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Rep. Adam Schiff (D-CA), chair of the House Intelligence Committee, makes a closing statement during an impeachment inquiry hearing on November 21, 2019, in Washington, DC. | Andrew Harrer-Pool/Getty Images

This sentence is really all you need to know — and it’s arguably the most important sentence in the impeachment saga so far.

The House Intelligence Committee just released a 300-page report with the conclusions from its impeachment inquiry into President Donald Trump’s actions involving Ukraine.

You can read the full report, and if you have the time and inclination, you should. Or you can read the much shorter executive summary.

But all you really need to read is this one sentence from the report, which encapsulates all of its major findings: “[T]he impeachment inquiry has found that President Trump, personally and acting through agents within and outside of the U.S. government, solicited the interference of a foreign government, Ukraine, to benefit his reelection.”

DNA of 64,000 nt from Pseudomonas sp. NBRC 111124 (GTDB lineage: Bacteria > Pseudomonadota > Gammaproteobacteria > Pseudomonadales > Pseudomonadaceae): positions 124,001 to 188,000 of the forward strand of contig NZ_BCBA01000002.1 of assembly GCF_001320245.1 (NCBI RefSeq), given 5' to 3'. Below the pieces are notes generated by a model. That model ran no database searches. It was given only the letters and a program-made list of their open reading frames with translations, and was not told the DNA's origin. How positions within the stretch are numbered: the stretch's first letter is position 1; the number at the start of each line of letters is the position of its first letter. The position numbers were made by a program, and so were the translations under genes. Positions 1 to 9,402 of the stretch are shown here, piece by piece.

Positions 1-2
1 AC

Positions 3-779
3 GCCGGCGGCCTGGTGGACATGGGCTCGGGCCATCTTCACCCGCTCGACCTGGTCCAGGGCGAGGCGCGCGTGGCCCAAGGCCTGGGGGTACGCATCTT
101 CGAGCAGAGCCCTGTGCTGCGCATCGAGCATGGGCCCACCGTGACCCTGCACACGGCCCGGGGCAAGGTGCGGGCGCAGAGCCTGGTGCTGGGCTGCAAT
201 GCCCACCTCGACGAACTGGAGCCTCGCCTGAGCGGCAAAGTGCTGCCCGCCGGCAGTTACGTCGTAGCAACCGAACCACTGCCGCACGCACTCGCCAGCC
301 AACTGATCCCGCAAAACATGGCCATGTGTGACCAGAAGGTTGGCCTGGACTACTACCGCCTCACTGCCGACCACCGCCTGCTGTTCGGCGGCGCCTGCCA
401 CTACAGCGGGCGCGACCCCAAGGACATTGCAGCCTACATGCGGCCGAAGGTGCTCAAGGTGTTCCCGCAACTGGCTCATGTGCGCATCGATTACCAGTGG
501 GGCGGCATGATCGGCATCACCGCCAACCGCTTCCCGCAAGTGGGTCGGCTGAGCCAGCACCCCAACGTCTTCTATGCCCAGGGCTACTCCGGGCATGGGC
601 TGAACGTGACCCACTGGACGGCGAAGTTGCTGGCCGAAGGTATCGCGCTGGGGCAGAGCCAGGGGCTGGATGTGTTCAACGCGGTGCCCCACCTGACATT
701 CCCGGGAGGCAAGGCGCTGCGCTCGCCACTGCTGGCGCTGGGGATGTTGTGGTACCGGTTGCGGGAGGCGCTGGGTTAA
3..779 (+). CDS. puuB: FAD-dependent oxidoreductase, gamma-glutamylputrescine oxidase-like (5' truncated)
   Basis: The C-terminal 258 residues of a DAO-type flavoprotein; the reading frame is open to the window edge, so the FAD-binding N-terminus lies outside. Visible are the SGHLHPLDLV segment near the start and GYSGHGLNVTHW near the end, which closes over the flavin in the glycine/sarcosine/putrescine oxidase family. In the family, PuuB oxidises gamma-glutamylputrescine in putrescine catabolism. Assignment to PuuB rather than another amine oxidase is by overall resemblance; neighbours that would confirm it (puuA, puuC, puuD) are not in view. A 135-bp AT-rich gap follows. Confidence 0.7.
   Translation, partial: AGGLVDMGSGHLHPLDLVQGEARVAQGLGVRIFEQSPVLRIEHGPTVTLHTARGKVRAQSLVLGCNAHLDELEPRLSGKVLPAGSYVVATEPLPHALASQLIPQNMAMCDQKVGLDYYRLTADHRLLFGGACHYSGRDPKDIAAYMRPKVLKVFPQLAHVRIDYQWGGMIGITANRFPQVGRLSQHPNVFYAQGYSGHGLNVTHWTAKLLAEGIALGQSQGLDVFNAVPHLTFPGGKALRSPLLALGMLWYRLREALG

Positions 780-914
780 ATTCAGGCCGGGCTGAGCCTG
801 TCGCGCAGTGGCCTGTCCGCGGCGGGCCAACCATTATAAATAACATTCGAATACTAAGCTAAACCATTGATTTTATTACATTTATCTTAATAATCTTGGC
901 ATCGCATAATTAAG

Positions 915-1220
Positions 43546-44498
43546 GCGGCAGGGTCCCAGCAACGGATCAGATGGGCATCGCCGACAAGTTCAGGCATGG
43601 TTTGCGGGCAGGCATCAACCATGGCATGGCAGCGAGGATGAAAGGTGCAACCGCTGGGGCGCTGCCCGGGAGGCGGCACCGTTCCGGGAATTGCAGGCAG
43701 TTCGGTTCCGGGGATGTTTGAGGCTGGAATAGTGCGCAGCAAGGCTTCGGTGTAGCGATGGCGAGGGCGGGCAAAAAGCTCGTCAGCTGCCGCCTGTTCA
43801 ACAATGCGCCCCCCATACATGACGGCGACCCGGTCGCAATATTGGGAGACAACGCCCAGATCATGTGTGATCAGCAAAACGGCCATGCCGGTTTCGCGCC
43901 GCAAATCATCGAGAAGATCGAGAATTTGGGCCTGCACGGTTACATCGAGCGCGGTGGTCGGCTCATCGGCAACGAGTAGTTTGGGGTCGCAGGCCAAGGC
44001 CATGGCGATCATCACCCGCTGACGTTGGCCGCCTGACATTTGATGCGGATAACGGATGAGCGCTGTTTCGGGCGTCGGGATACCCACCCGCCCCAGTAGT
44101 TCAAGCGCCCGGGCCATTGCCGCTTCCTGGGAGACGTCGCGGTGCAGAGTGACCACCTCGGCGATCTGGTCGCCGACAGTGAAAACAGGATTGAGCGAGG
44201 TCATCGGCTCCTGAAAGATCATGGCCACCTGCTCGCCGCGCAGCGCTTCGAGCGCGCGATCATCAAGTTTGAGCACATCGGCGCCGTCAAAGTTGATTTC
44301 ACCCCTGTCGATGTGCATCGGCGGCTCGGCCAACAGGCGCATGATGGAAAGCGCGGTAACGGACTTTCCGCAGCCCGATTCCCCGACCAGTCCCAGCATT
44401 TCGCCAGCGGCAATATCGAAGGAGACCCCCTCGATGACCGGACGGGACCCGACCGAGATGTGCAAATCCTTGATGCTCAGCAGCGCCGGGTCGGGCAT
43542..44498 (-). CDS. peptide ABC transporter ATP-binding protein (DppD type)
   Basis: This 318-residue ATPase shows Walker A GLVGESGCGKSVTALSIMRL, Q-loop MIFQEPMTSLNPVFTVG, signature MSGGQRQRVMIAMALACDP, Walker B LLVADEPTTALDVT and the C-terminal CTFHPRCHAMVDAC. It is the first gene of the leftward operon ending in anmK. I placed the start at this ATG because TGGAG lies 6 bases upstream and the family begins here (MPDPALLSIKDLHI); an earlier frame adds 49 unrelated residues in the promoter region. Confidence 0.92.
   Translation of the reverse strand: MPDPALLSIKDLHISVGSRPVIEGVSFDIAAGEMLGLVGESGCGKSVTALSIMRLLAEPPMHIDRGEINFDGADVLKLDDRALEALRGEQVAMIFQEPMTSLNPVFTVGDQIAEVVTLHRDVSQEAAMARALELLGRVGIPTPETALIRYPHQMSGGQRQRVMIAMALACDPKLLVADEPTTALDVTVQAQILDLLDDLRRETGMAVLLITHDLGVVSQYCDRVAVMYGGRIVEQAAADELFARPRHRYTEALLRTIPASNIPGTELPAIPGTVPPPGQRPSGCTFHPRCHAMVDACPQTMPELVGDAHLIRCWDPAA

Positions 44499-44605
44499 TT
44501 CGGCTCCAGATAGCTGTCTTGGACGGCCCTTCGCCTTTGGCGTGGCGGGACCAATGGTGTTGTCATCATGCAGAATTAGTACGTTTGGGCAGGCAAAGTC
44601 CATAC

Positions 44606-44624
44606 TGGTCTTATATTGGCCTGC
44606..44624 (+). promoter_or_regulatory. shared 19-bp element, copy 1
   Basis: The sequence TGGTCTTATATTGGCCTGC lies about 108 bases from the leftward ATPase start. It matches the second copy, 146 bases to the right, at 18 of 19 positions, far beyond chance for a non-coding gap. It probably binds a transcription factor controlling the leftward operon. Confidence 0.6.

That’s it and that’s all.

The committee spent weeks hearing public testimony from 12 witnesses and conducting 17 closed-door depositions, all to understand if Trump purposely withheld about $400 million in military aid to Ukraine and a White House meeting with President Volodymyr Zelensky in order to pressure Ukraine to open investigations into Democrats and Joe Biden’s family. Those interviews formed the backbone of the House Democrat-led impeachment inquiry that the House Judiciary Committee takes over this week.

And what they found is simple and damning: Trump and people around him — including his personal lawyer, Rudy Giuliani, as well as top officials such as US Ambassador to the EU Gordon Sondland — worked to put pressure on Kyiv to announce it was opening those new investigations as a way to hurt Biden ahead of the 2020 election.

The intelligence panel stopped short of recommending Trump’s impeachment, leaving that decision to the House Judiciary Committee. But as a document it’s quite compelling, and leaves almost no wiggle room for Democrats to break ranks. Republicans surely will defend the president regardless, using defenses from the White House as a guide.

But whenever anyone says the president did nothing wrong, remember that one sentence from the report. It’s really all you need to know — and it’s arguably the most important sentence in the impeachment saga so far.

Author: Alex Ward

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